Large-scale urban village redevelopment projects (UVRPs) have been implemented in different ways in China in recent years. This study develops an analytical framework for understanding the heterogeneity of institutional arrangements for UVRPs in China. The analytical framework is established from the perspective of neo-institutional economics. Decision-making and funding sources are used as two dimensions to classify the institutional arrangements into four categories: top-down with government funding (TGF), top-down with villager funding (TVF), bottom-up with villager funding (BVF) and bottom-up with private developer funding (BPDF). The comparative analysis reveals that the bottom-up institutional arrangement is generally more effective in political persuasion than the top-down one, especially when villagers’ committees (VCs) that are responsible for the project implementation are elected freely and fairly. When incorporating the dimension of funding sources into the analysis, a TVF institutional arrangement is likely to incur higher transaction costs than a TGF institutional arrangement, leading to the project having a longer duration. However, when private developers are allowed to participate and to develop UVRPs, the transaction costs will increase due to opportunism and information asymmetry. Policymakers should play an active role in arbitration as it would effectively mitigate the size of transaction costs used to deal with clashes between VCs, ordinary villagers and private developers. Based on information for 394 UVRPs collected from five coastal cities in Zhejiang province, the research findings reveal that a TVF institutional arrangement, which has the highest transaction costs, is still dominant in China. This may be the result of policy continuity and path dependence. Institutional change is contingent on the relative costs, which are the sum of the transformation costs and the transaction costs. Incremental institutional change, rather than radical institutional change, is more likely to occur in China.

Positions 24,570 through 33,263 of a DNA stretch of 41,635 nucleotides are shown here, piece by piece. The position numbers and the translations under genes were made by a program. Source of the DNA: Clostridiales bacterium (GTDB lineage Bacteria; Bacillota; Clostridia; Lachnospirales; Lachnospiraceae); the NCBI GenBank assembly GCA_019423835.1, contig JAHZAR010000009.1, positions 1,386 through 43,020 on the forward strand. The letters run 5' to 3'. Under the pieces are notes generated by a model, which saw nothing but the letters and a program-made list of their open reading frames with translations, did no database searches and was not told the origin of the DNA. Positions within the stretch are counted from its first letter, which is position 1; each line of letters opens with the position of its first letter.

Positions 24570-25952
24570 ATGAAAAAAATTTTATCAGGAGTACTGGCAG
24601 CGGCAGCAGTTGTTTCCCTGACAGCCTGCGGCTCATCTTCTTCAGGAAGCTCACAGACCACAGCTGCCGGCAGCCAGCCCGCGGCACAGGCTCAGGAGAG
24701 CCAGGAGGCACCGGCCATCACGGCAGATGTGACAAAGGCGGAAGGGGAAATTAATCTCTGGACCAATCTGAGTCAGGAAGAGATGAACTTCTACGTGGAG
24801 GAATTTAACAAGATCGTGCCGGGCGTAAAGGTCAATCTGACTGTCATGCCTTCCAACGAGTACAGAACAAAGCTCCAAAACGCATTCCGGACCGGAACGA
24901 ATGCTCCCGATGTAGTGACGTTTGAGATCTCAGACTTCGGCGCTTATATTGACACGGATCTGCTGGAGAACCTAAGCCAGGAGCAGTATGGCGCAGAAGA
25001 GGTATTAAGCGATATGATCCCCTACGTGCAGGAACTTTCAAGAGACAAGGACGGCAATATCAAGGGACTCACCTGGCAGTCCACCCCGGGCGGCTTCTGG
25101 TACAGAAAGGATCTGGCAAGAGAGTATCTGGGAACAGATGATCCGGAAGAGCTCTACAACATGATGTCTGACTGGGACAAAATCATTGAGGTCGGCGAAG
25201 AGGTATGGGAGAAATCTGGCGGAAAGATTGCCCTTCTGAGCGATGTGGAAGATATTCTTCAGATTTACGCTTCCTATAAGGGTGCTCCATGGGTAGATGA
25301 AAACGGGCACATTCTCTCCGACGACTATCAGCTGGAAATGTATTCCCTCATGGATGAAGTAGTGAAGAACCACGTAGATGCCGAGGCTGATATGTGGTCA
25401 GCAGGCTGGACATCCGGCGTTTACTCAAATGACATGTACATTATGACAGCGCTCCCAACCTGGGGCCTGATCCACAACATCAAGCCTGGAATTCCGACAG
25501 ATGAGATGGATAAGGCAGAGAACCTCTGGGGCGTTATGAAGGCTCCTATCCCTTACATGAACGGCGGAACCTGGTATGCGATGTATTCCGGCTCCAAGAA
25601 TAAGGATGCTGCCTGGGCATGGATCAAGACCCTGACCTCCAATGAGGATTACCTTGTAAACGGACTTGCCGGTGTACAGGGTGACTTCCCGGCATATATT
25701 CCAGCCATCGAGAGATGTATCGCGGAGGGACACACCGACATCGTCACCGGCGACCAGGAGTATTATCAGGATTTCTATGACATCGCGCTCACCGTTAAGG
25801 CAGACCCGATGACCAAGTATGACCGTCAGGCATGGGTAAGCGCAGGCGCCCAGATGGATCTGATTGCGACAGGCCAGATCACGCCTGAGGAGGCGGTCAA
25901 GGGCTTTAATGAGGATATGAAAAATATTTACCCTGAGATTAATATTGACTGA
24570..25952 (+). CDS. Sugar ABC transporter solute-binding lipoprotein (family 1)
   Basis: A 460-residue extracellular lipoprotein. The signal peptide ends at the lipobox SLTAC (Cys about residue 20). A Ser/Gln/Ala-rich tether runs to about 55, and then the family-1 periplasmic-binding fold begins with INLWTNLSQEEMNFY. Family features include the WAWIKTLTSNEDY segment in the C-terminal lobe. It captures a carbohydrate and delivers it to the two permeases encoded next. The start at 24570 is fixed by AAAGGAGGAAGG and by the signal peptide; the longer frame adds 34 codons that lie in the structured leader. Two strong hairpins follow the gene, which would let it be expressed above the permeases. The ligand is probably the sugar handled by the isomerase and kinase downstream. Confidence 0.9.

Bibliographical noteFunding Information: This work was supported by [National Social Science Foundation] under Grant [Project No: 16ZDA020]; [Key Project of Zhejiang Soft Science Research Program] under Grant [Project No: 2020C25004]; [Humanities and Social Sciences Foundation of Ministry of Education of China] under Grant [Project No: 19YJA630001]; [Philosophy and Social Sciences of Guangdong province] under Grant [Project No: GD19YGL16]; [Fundamental Research Funds for the Central Universities] under Grant [Project No: 19JNQM11]; [Humanities and Social Science Foundation of Ministry of Education of China] under Grant [Project No: 16JJD840011]; [National Philosophy and Social Science Foundation of China] under Grant [Project No: 14BSH108].
- institutional arrangement
- project duration
- transaction costs
- urban village